Leon Silberstein z"l

- Nothing Short of a Hero

While the Holocaust took the lives of over six million Jews, it also obliterated the dreams and innocence of the survivors left behind. For over sixty years, one survivor, Leon Silberstein believed his tormented past should remain a secret. Today, he wants to speak about the unimaginable events he observed and participated in to clear his conscience and validate his past. This is a tribute to a man, who displayed remarkable courage in the face of adversity and went beyond normal means to ensure the safety of those he loved.

The chronology of Mr. Silberstein’s experiences throughout the Holocaust is of less consequence than the recurring themes that still plague him. It appears that Mr.Silberstein still questions his own survival. “I shouldn’t have lived,” he mutters often. Despite his feelings of disbelief, he is still aware that he made conscious choices to shape his past. These choices are the root of remorse for him.

Behind the frail and soft-spoken man we see today, Mr. Silberstein was extremely talented and brave as a young man. Mr. Silberstein was born on October 28 in 1905 in the Polish city of Piotrków. He was born into a family of eleven children. His mother died when he was thirteen years old. In 1926, at the age of nineteen, he went to Palestine against his father’s wishes. In Palestine, he worked on a farm and declared himself a Zionist. Leon returned three years later to his family in Poland. He sought to return to Palestine, but was drafted into the Polish army.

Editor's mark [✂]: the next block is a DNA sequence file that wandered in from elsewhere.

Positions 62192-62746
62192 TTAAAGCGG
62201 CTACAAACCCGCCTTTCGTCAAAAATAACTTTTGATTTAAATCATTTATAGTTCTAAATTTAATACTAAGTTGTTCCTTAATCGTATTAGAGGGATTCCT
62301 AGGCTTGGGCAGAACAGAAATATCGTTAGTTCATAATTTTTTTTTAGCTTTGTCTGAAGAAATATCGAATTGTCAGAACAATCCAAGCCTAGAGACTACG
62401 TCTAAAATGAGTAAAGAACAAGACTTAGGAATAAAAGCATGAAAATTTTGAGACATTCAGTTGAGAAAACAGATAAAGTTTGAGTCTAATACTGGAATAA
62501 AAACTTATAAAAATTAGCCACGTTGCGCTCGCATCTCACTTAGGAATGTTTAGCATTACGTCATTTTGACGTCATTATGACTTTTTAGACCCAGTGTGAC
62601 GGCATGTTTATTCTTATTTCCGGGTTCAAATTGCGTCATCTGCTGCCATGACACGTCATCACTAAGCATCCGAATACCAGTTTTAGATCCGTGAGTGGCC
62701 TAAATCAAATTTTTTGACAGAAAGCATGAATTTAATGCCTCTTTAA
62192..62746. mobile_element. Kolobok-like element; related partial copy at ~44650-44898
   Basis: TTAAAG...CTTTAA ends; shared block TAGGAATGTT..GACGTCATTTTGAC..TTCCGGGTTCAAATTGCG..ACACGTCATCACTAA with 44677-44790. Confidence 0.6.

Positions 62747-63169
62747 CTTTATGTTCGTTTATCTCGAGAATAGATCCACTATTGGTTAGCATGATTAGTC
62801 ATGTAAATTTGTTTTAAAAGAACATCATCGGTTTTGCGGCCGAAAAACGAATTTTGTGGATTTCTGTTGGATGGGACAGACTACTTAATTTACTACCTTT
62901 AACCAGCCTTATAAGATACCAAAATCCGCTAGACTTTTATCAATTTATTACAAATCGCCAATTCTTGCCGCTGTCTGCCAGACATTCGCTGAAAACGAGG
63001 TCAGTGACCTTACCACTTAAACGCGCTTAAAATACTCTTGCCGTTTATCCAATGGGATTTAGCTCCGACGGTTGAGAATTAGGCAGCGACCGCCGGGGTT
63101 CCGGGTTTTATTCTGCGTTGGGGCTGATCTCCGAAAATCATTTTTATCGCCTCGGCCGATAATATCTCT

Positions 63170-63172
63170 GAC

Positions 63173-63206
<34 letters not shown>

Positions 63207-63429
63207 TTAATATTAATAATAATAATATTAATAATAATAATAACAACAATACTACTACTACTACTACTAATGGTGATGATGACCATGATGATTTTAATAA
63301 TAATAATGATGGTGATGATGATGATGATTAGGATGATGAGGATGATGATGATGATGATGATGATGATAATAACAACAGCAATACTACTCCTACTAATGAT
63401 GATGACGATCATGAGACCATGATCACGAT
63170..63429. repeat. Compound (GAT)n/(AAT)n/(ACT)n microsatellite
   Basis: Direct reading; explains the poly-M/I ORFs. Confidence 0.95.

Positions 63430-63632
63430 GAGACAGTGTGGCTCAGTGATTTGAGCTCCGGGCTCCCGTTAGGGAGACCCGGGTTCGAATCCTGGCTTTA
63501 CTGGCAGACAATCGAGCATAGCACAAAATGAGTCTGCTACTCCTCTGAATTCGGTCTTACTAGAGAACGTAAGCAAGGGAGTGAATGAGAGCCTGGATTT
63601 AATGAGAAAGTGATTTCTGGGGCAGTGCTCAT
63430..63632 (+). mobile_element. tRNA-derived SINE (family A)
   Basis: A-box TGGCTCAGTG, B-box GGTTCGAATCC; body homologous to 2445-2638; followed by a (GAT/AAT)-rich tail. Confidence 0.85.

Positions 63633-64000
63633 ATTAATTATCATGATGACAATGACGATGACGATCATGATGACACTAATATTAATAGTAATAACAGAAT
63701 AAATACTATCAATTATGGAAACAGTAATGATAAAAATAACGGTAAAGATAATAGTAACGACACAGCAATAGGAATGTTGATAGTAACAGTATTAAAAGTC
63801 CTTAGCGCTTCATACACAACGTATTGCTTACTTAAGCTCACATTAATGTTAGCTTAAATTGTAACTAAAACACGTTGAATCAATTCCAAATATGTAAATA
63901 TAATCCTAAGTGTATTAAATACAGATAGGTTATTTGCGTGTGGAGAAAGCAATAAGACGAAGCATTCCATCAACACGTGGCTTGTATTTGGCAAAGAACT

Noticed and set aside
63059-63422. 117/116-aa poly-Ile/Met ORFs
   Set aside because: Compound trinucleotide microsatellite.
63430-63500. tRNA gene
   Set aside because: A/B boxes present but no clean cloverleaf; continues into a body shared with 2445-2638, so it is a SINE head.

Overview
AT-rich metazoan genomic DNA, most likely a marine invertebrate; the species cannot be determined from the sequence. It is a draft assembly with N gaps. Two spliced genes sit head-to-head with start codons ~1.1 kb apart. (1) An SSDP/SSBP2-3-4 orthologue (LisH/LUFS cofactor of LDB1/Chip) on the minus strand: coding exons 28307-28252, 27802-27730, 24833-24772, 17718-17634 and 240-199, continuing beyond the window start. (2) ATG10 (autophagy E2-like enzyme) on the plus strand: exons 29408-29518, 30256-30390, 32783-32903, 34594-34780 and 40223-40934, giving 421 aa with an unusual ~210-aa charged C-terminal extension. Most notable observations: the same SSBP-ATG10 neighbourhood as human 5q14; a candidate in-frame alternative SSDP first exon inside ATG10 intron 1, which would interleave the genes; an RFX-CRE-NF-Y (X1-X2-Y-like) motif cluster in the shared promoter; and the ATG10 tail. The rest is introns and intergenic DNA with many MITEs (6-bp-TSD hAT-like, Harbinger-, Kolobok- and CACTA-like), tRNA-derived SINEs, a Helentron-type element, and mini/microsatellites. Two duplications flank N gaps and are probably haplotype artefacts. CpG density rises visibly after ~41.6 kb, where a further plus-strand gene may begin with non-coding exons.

As a soldier in the Polish army, Mr.Silberstein was stationed in the Polish city, Częstochowa, located southwest of Warsaw. The city was a wealthy industrial centre where Jews worked in many industries, including banking, trading, and crafts. While in Częstochowa, he married a woman named Rose and became a skilled mechanic. With his wife, he opened a three-storey factory that manufactured bicycle parts. Leon had patented many parts himself. While Leon was the mastermind behind the engineering aspect of the factory, his wife took an active role in the financial aspect of the business. His wife went as far as bribing a government official to require that all bicycles must have night lights. As the only bicycle factory able to manufacture such lights, the Silbersteins were able to capatalise on this law and become incredibly successful. Together, Leon and Rose had created the most modern factory in Częstochowa. Sadly, their money and influence could not save them from the wrath of Hitler’s regime.